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Anderton last won the day on April 10 2016

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About Anderton

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  • Birthday 01/01/2001

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  1. Craig-

    Just downloaded CbBL a few weeks ago and have been studying tutorials,checking things out in the Ref Guide/Documentation etc ...been seeing all the articles you've written in SOS,found out about your book,etcetc.

    Thanks for making all this info available...

    Actually just watched some of your YouTube Sweetwater interview this AM,was studying the part where you discussed the PC EQ.  

    I also read about the FX Chain presets you created and,after spending some time trying to find them today,contacted Support and found out that they're NA and were only available pre-current company incarnation as part of a free promo w/the Sonar Professional/Platinum versions..

    I really had been looking forward to seeing what the KickMaster did after reading about it ..to be honest,after working w/various approaches trying to approximate kick sounds used in reference tracks ,it seemed like just what I was looking for...

    Although I realize the DAW has a ton of features that I'm just getting into using which can be applied to the kick(PX64 etc),I would greatly appreciate it if you could let me know the FX Chain elements you used and the parameters for each, as well as any other info I might need to be able to replicate it myself.. .or if you could send me a link to an online source for this if it exists...

    Again much thanks for all your contributions to the knowledge base for this excellent DAW...

     Gary Shore



  2. Mr. Anderton, you might change your birth date in your public profile unless you really are 18 years old.

  3. MIDI plug-ins work like audio plug-ins, except they process MIDI data. Steinberg Cubase, Cakewalk Sonar, and MOTU Digital Performer are probably the best examples of programs that take advantage of this feature. For example, a MIDI plug-in might restrict velocity values to a certain range, or transpose data.
  4. Aha! So the fact that you couldn't tell there was pitch correction proves that it works Your vocals are fine, I've heard them isolated and they're even okay then.
  5. Well, the good news is that the link for HC Confidential 148 is now fixed on both the home page and the listing of articles. The bad news is that, unfortunately, what you're experiencing is not a rare occurrence. The editors who put these articles together often open the article to do some editing and find some, uh, "surprises" - of which images not loading (but then loading the next time it's opened) is one of them. Sometimes font colors are dropped, sometimes articles disappear completely, and sometimes audio examples can't be loaded in the article - for the Ravish Sitar review, the audio ex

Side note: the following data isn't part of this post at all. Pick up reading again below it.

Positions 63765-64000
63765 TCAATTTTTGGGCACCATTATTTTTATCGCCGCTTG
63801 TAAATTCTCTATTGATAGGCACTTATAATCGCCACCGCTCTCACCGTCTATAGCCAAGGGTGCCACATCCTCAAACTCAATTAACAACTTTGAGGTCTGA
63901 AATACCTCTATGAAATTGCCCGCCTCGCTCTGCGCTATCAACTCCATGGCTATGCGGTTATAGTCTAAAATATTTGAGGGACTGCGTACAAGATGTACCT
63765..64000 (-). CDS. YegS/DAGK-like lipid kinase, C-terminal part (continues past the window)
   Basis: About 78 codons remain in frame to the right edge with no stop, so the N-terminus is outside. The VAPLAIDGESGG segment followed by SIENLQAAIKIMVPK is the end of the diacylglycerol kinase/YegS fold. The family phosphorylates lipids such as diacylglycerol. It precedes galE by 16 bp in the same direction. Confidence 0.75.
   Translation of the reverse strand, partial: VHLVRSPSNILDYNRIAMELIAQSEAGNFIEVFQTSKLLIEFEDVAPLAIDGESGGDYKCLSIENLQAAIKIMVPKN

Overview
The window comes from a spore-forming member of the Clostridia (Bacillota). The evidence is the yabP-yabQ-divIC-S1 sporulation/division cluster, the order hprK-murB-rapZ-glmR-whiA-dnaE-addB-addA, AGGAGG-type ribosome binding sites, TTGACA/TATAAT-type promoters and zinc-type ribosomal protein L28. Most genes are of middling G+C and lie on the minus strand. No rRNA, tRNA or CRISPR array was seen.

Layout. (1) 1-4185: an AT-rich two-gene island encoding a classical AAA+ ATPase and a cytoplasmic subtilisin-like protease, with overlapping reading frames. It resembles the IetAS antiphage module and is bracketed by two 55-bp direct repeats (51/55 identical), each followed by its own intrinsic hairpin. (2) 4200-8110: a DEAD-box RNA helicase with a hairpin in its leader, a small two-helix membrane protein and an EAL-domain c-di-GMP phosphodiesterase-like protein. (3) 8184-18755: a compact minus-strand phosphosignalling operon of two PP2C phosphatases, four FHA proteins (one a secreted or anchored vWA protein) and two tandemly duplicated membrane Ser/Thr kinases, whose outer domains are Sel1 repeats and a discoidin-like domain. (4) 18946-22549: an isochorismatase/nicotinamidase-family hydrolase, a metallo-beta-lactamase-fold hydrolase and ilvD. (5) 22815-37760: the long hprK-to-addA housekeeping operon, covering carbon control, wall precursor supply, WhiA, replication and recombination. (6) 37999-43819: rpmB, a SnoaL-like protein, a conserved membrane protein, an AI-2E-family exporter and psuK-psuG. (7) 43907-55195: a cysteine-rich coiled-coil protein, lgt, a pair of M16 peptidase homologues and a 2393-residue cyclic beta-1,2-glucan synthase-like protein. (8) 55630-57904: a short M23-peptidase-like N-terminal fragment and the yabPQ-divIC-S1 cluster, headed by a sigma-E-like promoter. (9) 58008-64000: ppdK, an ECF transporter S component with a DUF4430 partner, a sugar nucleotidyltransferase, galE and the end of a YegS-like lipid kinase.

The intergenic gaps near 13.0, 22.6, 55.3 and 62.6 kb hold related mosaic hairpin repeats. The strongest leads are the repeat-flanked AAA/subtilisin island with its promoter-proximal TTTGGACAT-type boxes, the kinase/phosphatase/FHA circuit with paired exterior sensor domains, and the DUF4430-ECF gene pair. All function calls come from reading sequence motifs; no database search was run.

6. Doesn't sound stupid at all, I use the "reduce peaks" technique all the time...I call it "micro-mastering." One of the great features in Wavelab is that it will find those "rogue peaks" for you. I often reduce the gain on an individual half-cycle in 10-20 spots, and find I can raise the level 3-4dB without any apparent effects of dynamics changes, or artifacts from compression. Thanks very much for adding info about that technique!
  7. The more harmonically-rich and complex the carrier, the more you'll hear the effects of the vocoder. For example, modulating something like a distorted power chord with drums will give really obvious results. A violin is a pretty rich sound, so it should be effective as a carrier if vocoded with something that has variations of energy all over the frequency spectrum. That's why drums make good modulators...flutes, not so much, although you could at least get amplitude-based gating effects.
  8. Or at the very least, a humanoid biped Thanks for the props!
  9. Thanks for catching that! I fixed the text. Some non-breaking dashes were broken when the articles were transferred from the previous platform to the new one.
  10. ...and if you aren't a good listener, doing lots of mixes will definitely train your ears
  11. Bach would agree...so would John Coltrane and Jimi Hendrix!
  12. I'm not Phil, but that's a good question. For guitar, I think close miking with room mics is a good combination. Bass is a little trickier because the low frequencies will often interact with a room to a much great extent, unless the room is treated acoustically. So, you can end up with dips and peaks that are a hassle to deal with when mixing. Getting a room mic into the picture isn't a bad idea, though, providing you can "tame" it and keep more of the amp sound in the overall mix.
  13. by Craig Anderton Digital audio workstation software, or two-track audio editing programs (like Magix Sound Forge or Steinberg Wavelab), can serve as test gear. Let's look at how you can make sure your studio hardware connections, and even samples, are properly in-phase. Before going any further, note that in most cases we’re really talking about a change in signal polarity, which means that the entire signal is phase-flipped, regardless of frequency. Phase shifting can be a frequency-dependent phenomenon. Although most musicians and engineers understand what the term “
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